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'Saving our country from the enemy': Iraqis defend attack on Iranian consulate

Iraqis tell MEE the attack on Karbala consulate is a sign of increasing anger over Iranian interference
Hundreds of protesters attempted to set fire to the Iranian consulate in the holy city of Karbala (AFP)
By Azhar Al-Rubaie in Basra, Iraq

On Sunday night, Iraqi security forces fired tear gas canisters and live ammunition at hundreds of protesters who were attempting to set fire to the Iranian consulate in the holy city of Karbala.

Witnesses said protesters scaled the walls surrounding the building, bringing down an Iranian flag and replacing it with an Iraqi one.

At least three people were killed and 12 injured, according to the Iraqi parliament’s Human Rights Commission.

On Monday, Iraq's foreign ministry released a statement condemning the attack and stressing that the security of missions and consulates was a red line that it would not allow to be crossed.

In the early hours of Tuesday morning, the internet was shut down across the country in a bid to curb the protesters and prevent them documenting violations by the security and riot forces against them.

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Iraqis have told Middle East Eye the attack was a sign of the increasing anger at Iran's perceived interference in Iraqi politics - ranging from its influence on politicians to its support for militias in the country.

'Iran has never helped Iraq to be a strong country'

Hassan Ali, a 35-year-old resident of Karbala, said: "Since 2003 (following the US invasion), Iran has become a part of the Iraqi government's decision-making process.

"I know Iran is our neighbour and borders Iraq but we do not see anything good that it has to offer Iraq, and it has never helped Iraq to be a strong country.

"Iran has armed Iraqi youths to expand their political wings.

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“I do not wish any other Iranian consulate or embassy to be opened anywhere [in Iraq]. 

"Does Iraq intervene in Iran’s issues? Of course not, so why does it intervene in Iraq’s internal affairs?”

Salam Abdulridha, who asked for his real name not to be used over security concerns, witnessed the events in Karbala.

Abdulridha told MEE: “Before the protesters headed towards the Iranian consulate, they were gathering at a square in the centre of Karbala when a religious man professing his loyalty to Iran came and told them not to chant against Iran.

"The protesters were carrying posters with words against Iran written on them, and they were chanting 'Iran out, out! Karbala remains free.'

"The religious man was so angry to see the protesters shouting against Iran, he asked them to stop chanting, and responded by destroying their posters.

"As a result of his action, the protesters moved to the Iranian consulate and torched it partially and threw stones at it.”

“Personally, I am against torching any consulate or any diplomatic place, but I'm also against Iran attacking Iraq's sovereignty or killing us with their militants."

Abdulridha said the death toll of three killed during the attack on the consulate was not accurate and that more than nine people were killed, with tens injured.

'The people are the source of all power'

Haider Laith, an unemployed resident of the southern city of Basra, said that the torching of the Iranian consulate in Karbala was good news and that it marked the beginning of an uprooting of Iranian influence in Iraq.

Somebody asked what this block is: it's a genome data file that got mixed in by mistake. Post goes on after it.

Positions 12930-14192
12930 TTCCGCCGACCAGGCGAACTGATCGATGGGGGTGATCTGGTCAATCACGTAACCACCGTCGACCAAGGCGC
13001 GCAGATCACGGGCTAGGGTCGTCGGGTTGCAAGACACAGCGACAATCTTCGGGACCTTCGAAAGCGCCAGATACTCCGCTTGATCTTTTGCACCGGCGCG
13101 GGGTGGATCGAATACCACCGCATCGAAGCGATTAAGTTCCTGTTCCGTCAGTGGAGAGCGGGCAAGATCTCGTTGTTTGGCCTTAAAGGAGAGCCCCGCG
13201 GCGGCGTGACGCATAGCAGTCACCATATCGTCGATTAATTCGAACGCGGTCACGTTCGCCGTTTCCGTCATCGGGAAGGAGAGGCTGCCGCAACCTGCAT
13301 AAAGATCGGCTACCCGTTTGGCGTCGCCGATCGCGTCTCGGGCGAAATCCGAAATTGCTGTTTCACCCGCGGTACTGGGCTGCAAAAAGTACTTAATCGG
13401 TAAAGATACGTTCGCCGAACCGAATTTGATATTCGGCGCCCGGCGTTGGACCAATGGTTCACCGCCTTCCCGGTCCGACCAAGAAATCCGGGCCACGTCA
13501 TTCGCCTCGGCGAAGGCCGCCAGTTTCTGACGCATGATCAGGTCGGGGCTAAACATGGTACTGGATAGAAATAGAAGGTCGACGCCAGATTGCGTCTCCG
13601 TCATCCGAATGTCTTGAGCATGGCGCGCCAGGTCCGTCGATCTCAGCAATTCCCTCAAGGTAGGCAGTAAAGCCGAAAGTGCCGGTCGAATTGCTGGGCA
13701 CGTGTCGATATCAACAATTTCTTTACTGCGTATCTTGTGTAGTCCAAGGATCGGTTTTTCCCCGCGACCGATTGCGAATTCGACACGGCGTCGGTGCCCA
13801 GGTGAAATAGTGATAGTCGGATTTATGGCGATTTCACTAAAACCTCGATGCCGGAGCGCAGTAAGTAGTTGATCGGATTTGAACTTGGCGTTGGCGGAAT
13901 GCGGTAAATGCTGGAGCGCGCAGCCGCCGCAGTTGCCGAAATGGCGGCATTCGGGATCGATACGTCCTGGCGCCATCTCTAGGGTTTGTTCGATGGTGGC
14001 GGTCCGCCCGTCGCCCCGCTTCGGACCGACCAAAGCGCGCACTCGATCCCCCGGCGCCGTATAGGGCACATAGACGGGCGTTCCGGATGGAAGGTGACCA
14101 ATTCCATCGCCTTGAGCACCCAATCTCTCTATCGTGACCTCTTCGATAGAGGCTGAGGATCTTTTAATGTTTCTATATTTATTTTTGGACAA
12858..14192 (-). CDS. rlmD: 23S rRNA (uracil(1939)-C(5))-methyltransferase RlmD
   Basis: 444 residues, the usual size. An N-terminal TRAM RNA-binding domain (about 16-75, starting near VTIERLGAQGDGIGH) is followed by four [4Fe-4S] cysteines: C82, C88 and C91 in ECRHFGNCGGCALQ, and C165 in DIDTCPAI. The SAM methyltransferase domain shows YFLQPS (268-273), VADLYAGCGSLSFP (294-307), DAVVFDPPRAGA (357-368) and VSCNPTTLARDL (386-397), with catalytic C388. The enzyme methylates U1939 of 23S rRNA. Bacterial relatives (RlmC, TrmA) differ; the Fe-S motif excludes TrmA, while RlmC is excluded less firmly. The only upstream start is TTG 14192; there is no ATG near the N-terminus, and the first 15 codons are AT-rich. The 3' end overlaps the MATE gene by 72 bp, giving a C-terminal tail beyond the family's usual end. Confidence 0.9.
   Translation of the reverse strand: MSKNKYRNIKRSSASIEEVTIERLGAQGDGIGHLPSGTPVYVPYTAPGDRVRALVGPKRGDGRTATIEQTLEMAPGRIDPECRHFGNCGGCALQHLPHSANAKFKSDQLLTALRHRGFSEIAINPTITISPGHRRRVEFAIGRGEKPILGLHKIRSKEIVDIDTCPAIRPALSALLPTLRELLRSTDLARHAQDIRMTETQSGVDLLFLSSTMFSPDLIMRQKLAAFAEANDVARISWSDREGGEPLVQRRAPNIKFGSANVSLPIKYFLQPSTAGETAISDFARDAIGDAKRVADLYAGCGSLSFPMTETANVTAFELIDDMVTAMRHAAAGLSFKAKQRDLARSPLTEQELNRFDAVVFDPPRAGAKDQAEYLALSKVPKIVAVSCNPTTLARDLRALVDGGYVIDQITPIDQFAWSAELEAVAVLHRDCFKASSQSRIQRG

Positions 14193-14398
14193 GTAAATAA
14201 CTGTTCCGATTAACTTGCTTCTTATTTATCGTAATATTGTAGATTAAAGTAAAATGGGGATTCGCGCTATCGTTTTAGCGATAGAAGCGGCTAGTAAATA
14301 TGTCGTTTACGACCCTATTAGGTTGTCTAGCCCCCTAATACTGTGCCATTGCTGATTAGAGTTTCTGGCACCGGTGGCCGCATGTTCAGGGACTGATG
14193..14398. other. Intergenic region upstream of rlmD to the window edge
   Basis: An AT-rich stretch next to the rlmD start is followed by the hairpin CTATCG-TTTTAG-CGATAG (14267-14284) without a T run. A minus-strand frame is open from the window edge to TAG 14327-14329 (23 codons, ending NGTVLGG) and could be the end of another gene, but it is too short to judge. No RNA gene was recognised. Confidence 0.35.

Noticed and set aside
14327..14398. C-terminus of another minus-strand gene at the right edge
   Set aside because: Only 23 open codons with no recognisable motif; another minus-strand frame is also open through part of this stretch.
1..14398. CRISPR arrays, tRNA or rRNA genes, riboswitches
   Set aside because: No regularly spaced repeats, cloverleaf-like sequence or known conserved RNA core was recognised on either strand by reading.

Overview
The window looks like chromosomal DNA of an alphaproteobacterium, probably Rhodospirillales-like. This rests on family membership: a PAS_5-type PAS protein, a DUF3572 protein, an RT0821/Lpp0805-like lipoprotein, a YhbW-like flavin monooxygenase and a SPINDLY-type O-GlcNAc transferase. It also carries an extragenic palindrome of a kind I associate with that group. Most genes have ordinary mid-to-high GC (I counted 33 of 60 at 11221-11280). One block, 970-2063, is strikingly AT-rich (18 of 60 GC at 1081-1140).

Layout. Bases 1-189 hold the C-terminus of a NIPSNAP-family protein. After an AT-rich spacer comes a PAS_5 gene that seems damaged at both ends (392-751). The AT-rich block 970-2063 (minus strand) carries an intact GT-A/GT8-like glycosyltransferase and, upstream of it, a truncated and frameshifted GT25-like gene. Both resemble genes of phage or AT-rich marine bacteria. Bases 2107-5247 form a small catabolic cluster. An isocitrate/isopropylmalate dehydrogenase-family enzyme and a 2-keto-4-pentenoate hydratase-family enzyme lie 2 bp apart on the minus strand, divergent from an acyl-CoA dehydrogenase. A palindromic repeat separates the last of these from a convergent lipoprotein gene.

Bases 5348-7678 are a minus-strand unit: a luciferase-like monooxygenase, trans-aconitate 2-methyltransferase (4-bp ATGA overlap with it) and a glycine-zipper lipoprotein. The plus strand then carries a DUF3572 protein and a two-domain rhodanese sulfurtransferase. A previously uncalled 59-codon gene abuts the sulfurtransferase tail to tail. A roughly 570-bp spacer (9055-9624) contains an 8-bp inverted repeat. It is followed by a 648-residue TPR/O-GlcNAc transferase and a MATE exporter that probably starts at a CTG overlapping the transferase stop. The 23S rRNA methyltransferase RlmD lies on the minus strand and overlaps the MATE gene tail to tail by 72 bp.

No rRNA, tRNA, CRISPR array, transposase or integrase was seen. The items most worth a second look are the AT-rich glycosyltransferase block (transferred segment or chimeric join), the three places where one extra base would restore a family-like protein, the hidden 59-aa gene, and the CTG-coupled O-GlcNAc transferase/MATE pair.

“By torching it, there is a message we want to deliver it to the government, that we do not want its [Iran's] presence in our country anymore, and also to stop their militias' activities in the country," he told MEE.

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“I feel we achieved a victory over Iran, despite that the Iraqi government was unhappy with what the protesters had done.

"However, the consulate has been stormed by the people, and according to Iraq’s constitution, the people are the source of all power. 

"I totally understand that Iraq's constitution does not allow for torching, but at least it orders us to save our country from any 'enemy,' meaning Iran."

Mohammed Qassim, also from Basra, said: "After the Iraqi Shia cleric Ali al-Sistani issued a statement saying no country has the right to intervene in Iraq's affairs, that statement motivated the angry protesters in Karbala to head towards the consulate to express their refusal of Iran's negative role in Iraq.”

“Although the Iranian embassy is a diplomatic area, we did not like such an embassy inside our home.

"We want to live in a country free of any outside influence, and be friends with all countries"

'Normal response'

Ghanim Abed, an Iraqi political analyst, told MEE: "It is not the first time that Iraqis have torched Iran's consulates, two years ago they torched the Iranian consulate in Basra.

"It is a normal response by Iraqis against a country that it considers is the main reason for all Iraq's problems.

Abed said Tehran had used its influence in the Iraqi government to favour Iranian economic interests at the expense of Iraqi ones.

“Iran has dominated Iraq's economy and stolen the country’s wealth," he said.

"It protects the militias, and is behind Iraq's political and military's decisions.

"Storming the Iranian consulate represents the Iraqis' screaming against the deep Iranian interference in Iraq."

This article is available in French on Middle East Eye French edition.

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